Moreover, through developing relationships with organizations, like the Institute for Justice and Reconciliation, the South African Heritage Resources Agency, the District Six Museum and the Robben Island Museum, it has played a substantive role in creating, promoting and sustaining important and structured relationships across communities in the Western Cape through an emphasis on programmes that draw upon the youth seeking to recover memories of lives under apartheid from their elders.

The museum deliberately rejects apartheid notions of community, where these are based upon racial and/or ethnic identities. Instead it seeks to establish the spatial configuration of Lwandle and all its residents as its immediate community. This is evident in all its exhibitions, particularly its permanent exhibition Iimbali zeKhaya (Stories of Home).

All the museum’s exhibitions have been central in establishing a history of Lwandle and its residents as a community with a distinct heritage that affirms a past in struggles against the foundations of the apartheid system.

In 2009 two very important projects of heritage preservation were central to the work of the museum. The first involves preserving one hostel, Hostel 33, as a visual reminder of the migrant labour system that was the basis for the formation of Lwandle.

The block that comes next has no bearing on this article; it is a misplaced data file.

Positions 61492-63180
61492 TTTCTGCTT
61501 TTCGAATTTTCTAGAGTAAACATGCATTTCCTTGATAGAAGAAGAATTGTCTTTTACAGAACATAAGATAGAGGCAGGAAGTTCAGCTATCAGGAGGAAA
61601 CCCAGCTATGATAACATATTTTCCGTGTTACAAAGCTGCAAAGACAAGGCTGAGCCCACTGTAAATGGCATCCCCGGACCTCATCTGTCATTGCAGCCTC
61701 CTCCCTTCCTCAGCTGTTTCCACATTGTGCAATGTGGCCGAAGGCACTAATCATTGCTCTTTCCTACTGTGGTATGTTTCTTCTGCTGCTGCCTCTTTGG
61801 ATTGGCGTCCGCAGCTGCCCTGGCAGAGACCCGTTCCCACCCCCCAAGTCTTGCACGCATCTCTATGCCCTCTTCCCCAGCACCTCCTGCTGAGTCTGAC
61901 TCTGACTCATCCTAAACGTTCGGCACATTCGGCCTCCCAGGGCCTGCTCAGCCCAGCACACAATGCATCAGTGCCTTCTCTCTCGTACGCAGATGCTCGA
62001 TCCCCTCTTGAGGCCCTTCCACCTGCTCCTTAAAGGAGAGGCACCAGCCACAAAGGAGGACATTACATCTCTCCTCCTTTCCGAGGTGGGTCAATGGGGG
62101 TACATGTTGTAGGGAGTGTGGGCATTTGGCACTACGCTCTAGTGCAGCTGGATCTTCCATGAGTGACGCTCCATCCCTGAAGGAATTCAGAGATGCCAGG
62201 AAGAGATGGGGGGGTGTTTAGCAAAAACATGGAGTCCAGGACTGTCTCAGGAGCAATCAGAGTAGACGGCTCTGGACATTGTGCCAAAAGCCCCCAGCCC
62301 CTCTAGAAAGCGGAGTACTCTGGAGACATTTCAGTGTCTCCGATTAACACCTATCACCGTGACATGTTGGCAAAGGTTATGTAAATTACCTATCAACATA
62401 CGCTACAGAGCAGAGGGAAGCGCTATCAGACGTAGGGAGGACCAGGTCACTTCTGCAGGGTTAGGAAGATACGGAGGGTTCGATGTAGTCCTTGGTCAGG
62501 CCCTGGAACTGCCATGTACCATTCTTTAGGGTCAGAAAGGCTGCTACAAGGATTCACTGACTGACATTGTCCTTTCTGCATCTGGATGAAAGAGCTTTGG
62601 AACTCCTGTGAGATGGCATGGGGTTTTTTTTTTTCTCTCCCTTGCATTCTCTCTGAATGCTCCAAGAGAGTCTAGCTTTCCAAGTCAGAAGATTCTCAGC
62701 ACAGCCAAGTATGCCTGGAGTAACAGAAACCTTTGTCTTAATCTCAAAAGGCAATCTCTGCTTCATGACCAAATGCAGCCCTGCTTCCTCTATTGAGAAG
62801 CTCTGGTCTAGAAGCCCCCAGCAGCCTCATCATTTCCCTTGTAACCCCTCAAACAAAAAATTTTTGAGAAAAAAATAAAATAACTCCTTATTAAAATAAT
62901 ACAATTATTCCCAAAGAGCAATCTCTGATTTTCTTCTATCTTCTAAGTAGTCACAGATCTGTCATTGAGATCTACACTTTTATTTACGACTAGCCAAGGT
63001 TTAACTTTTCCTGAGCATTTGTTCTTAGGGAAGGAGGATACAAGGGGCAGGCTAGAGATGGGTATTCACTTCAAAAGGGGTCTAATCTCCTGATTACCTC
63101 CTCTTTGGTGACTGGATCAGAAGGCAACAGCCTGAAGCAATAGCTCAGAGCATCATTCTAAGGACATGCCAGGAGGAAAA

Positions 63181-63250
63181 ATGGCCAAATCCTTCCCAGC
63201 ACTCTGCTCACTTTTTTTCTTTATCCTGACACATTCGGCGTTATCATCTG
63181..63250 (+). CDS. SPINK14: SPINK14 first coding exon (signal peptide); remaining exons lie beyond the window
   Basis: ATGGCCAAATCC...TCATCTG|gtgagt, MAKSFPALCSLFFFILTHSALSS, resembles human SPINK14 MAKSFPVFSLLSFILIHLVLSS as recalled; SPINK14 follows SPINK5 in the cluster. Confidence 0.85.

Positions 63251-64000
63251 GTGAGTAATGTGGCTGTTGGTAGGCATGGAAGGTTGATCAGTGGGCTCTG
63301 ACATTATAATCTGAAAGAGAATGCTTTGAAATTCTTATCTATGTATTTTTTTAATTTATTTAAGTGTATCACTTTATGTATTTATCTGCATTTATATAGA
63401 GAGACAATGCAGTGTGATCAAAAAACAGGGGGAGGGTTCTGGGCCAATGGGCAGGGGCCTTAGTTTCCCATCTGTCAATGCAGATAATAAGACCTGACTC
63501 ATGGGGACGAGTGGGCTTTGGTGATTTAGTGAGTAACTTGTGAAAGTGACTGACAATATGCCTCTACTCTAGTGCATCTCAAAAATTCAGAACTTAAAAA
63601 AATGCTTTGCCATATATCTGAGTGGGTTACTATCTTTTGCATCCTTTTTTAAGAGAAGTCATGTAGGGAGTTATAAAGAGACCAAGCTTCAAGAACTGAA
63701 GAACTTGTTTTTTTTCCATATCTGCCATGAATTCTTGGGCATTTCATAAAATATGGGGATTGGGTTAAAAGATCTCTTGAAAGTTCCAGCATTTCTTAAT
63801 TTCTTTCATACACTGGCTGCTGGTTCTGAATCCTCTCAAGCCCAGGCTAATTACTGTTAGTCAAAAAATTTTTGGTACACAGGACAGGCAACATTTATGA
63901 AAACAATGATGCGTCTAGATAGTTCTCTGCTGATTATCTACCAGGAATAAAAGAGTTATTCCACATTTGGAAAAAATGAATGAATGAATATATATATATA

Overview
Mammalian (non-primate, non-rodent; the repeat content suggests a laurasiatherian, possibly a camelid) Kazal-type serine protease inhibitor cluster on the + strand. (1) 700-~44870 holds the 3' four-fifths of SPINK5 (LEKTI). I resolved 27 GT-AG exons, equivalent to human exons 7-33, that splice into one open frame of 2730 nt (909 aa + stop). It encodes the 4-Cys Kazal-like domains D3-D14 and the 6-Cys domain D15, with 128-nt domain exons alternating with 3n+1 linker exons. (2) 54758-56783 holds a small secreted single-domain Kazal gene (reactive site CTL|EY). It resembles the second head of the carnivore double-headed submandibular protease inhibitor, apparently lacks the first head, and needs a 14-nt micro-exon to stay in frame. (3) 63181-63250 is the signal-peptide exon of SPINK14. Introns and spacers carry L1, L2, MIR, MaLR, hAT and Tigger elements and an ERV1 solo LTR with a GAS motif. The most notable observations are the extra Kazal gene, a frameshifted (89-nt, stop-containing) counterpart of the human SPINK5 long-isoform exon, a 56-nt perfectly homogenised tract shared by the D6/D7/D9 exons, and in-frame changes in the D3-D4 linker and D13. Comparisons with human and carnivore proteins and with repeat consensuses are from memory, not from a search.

In 2009 plans to develop the Hostel 33 took a massive step forward when the museum, in an international competition, was the recipient of a funding award from the US Ambassador’s Cultural Preservation Fund. The museum is now in the process of developing plans, in consultation with community members, around how to preserve and restore the hostel so that it serves as a memorial to the migrant labour system. The National Heritage Council and the National Lotteries Board have also allocated funds for this project.

The second major project of heritage preservation has been a series of oral history projects that the museum has run over the past few years in collaboration with the District Six Museum, the Institute for Justice and Reconciliation and schools in the area. An important outcome of this project in 2009 was the publication of a book by the museum and the IJR entitled Community on the Move. It provides a resource for schools and communities around how to develop oral history projects that are linked to artistic production, photography and performance.